Chat with us, powered by LiveChat In 1619, enslaved people were brought to what eventually became the United States. The end of the Civil War legally ended slavery, but Black Codes, Redemption, and Jim Crow laws ensured that | EssayAbode

In 1619, enslaved people were brought to what eventually became the United States. The end of the Civil War legally ended slavery, but Black Codes, Redemption, and Jim Crow laws ensured that

It's a reflection assignment for Civil Rights.

Please kindly read the attached document for the question.

Due is by 10 p.m. 22 September.

CIVIL RIGHT REFLECTION:

In 1619, enslaved people were brought to what eventually became the United States. The end of the Civil War legally ended slavery, but Black Codes, Redemption, and Jim Crow laws ensured that most African-Americans were kept in a position of social, political and economic oppression until passage of the Civil Rights Act of 1964 and the Voting Rights Act of 1965. In the years since 1964, opportunities have improved for African-Americans, but arguments can be made that systemic racism still acts as a barrier to progress for Black citizens.

We all know of recent events that have brought race relations in America to the forefront of political debate: the killings of George Floyd, Breonna Taylor, Ahmaud Arbery; controversy over Black Lives Matter; release of and reaction to the 1619 Project; and  controversy  over " Critical Race Theory " in schools. Plus, there has been a surge in  attacks against Asian-Americans  in response to the COVID-19 pandemic. And significant numbers of  Hispanics report experiencing discrimination . Not to be outdone,  many white Americans  (that link is to a 2011 study) believe that  anti-white discrimination  is a  problem in America . Here's a  Pew survey  of the state of race relations in America.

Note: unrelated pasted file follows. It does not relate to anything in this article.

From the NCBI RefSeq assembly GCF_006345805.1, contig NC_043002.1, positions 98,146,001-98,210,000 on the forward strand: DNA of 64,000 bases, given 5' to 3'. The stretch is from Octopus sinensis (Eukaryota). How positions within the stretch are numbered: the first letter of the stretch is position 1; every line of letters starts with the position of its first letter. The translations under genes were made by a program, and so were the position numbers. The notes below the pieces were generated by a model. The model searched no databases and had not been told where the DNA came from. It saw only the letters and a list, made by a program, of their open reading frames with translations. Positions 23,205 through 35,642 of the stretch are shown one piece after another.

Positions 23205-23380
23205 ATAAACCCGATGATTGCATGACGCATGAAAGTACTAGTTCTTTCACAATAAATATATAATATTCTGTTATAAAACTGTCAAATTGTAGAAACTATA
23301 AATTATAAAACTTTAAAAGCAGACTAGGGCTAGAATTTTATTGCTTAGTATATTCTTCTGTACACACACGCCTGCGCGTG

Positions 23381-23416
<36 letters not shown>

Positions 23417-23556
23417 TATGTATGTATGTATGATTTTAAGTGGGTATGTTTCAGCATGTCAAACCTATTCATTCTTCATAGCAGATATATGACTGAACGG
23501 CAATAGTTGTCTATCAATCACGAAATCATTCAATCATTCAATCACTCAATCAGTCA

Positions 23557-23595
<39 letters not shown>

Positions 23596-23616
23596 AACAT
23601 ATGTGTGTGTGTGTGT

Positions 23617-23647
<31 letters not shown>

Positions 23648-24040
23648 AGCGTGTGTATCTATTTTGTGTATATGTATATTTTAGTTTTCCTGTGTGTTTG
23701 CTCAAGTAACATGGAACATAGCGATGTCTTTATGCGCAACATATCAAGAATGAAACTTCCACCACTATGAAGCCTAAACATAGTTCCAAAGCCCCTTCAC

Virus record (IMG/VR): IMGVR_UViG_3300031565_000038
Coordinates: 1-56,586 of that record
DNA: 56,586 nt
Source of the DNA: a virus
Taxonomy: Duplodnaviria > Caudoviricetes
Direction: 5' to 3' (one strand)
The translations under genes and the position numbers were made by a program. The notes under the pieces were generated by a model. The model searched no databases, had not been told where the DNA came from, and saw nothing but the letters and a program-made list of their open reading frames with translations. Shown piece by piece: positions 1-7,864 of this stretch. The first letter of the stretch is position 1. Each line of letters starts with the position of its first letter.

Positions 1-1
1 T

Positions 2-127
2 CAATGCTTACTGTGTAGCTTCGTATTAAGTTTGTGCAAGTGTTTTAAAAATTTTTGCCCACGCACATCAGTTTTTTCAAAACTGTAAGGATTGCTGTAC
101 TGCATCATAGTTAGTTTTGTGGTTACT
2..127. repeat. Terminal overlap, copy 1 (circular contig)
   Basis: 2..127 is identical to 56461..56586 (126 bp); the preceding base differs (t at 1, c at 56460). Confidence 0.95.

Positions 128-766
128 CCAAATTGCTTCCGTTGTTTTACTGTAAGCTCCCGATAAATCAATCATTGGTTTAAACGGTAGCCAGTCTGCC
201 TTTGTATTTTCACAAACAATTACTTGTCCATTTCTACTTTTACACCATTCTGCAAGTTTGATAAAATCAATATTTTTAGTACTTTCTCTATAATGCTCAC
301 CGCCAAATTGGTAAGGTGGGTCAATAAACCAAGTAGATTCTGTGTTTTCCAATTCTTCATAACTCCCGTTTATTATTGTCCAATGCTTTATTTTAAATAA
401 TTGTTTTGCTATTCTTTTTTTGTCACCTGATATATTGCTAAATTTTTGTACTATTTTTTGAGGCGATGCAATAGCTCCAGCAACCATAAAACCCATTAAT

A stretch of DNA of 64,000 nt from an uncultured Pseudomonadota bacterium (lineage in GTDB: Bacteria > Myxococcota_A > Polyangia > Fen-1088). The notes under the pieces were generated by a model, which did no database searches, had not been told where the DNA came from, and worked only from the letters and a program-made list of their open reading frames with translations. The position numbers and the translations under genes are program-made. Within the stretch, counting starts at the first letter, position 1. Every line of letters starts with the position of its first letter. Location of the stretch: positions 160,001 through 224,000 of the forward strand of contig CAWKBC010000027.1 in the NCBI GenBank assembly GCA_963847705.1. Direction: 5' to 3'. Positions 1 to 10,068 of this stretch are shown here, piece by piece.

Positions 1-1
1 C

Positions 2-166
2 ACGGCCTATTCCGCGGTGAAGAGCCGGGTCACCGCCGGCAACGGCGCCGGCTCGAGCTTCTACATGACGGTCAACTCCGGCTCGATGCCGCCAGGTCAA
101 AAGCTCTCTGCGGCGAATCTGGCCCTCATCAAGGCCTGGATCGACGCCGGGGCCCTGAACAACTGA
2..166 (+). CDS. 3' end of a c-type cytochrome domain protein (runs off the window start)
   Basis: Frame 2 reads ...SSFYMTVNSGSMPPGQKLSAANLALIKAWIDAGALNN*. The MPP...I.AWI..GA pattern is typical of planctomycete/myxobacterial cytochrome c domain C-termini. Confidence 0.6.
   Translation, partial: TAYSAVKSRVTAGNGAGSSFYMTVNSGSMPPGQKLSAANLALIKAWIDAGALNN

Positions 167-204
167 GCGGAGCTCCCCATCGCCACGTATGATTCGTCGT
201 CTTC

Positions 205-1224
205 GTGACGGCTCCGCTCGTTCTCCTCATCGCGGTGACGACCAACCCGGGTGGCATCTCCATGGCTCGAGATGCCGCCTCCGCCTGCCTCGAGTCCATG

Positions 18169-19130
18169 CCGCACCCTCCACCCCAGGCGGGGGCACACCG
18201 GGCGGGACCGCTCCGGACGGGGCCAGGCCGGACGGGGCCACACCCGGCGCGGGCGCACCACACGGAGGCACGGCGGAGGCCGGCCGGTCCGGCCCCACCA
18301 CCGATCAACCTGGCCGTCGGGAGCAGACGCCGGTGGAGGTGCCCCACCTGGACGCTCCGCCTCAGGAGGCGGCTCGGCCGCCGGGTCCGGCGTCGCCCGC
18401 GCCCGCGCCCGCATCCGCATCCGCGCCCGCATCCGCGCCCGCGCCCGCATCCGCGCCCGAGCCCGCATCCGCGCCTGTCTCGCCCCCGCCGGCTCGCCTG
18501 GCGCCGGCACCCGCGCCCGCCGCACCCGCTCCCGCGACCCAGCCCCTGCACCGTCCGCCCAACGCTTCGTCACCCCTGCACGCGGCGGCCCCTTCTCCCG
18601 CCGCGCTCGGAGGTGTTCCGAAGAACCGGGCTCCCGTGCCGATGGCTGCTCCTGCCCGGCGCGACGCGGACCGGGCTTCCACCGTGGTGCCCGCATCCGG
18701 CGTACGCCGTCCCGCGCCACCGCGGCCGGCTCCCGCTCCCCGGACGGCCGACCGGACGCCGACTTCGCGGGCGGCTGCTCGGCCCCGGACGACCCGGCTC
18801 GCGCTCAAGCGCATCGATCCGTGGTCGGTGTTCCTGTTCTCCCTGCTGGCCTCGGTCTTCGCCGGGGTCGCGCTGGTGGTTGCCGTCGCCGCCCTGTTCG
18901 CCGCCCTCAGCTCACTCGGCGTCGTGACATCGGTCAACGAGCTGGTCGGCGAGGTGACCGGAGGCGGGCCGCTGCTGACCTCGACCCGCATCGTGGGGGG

I'd like for you to reflect on Civil Rights and race relations in America today. How has America progressed in relations between people of different racial and ethnic backgrounds? Are we not tolerant enough? Are we *too* tolerant? Has the government not done enough to aid historically disadvantaged groups? Has the government done about what it should have done? Has it done too much? Should it do more? Is it reasonable to expect that African-Americans, who from 1619 to 1865 were enslaved, then from 1865 to 1964 were in many cases and places not much better than enslaved, and today experience  significant inequality , should have "caught up" by now?

After you've taken some time to reflect on Civil Rights and race relations in America, write a brief essay to tell me you think.

 

Requirements:

Minimum of 300 words
Times New Roman 12-point font
Double-spaced with one-inch margins
 MLA-style heading 
Appropriate formal register standard English college-level grammar, syntax, spelling, paragraphs, etc.

Due by 11:59 p.m. on 22 Sep.

 

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